Section 182 of the Family Proceedings Act 1980 (FPA) can be considered a vexing piece of legislation in that it has application only for spouses and civil union partners. Whether this will continue to be the case may become apparent following the outcome of the ongoing five year review of relationship property and related legislation. In the meantime s 182 of the FPA affords a discretionary remedy with respect to nuptial settlements following the dissolution of a marriage or civil union.
What can comprise a nuptial settlement was considered at length by the Supreme Court in Clayton v Clayton. The recent decision in Thakurdas v Wadsworth appeals a decision of Judge Burns in the Family Court, who found that executors can bring proceedings under s 182 of the FPA. Hinton J has upheld Judge Burns in a decision that usefully canvasses s 17 of the Matrimonial Causes Act 1965, the United Kingdom equivalent of s 182. Paras - provides background by reference to relevant United Kingdom cases and warrants close consideration regarding the exercise of discretion under s 182. In this regard it is important to note that, as confirmed in the case at hand, s 182 is not a cause of action as it does not provide entitlement to relief, but rather invites the Court to exercise its discretion (see ).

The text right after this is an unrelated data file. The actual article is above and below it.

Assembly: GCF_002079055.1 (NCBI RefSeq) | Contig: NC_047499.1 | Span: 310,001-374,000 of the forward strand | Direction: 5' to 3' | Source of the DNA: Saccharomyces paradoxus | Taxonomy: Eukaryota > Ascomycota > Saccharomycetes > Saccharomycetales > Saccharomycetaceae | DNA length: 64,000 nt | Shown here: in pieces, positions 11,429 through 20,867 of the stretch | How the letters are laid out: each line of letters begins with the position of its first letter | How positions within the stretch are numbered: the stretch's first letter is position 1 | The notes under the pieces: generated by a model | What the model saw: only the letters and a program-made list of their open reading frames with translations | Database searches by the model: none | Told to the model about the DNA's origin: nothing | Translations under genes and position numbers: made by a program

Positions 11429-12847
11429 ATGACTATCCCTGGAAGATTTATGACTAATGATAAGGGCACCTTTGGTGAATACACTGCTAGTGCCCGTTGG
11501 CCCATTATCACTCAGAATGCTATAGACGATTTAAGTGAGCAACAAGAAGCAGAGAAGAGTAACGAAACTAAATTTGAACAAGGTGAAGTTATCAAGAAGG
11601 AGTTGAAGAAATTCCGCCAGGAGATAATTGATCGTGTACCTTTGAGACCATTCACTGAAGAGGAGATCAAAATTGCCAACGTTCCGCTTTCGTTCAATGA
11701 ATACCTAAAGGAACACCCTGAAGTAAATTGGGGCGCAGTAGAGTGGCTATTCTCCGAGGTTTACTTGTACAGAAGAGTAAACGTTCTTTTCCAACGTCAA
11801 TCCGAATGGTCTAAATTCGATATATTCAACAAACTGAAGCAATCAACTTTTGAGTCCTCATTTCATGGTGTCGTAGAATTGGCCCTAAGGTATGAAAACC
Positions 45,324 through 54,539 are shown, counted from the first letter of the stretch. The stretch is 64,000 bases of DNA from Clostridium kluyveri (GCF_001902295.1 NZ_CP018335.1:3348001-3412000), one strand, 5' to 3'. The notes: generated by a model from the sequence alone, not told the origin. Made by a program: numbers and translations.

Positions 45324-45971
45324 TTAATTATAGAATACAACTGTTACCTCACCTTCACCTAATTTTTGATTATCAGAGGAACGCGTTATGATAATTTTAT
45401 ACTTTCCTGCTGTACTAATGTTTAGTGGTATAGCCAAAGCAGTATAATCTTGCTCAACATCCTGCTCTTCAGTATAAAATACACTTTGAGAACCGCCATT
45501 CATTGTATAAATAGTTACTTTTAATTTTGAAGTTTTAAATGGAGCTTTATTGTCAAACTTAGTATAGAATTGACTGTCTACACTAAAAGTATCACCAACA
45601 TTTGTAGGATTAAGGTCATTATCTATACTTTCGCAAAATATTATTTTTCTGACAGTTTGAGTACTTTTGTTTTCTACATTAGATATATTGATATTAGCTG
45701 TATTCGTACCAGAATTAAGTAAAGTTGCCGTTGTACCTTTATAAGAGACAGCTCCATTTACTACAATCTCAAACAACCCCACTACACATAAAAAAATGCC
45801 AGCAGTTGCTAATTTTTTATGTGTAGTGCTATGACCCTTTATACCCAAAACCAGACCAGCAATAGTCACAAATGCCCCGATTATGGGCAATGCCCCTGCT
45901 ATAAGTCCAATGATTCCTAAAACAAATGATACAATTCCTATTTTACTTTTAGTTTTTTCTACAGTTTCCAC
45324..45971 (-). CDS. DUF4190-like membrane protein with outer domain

While the Court found that executors can bring proceedings under s 182, the result will depend on the exercise of discretion. As noted, such an application is only available where there has been a marriage or civil union and necessarily requires dissolution as a pre-requisite.
Clearly for all the progress of recent decades to bring alignment between the rights of relationship parties regardless of whether married, in civil union or in de facto relationships, and indeed whether formally divorced or not, apparent inequities remain unresolved. Attention to this issue is warranted.
Thakurdas v Wadsworth  NZHC 1106
Wadsworth v T  NZFC 5833
Clayton v Clayton  NZSC 30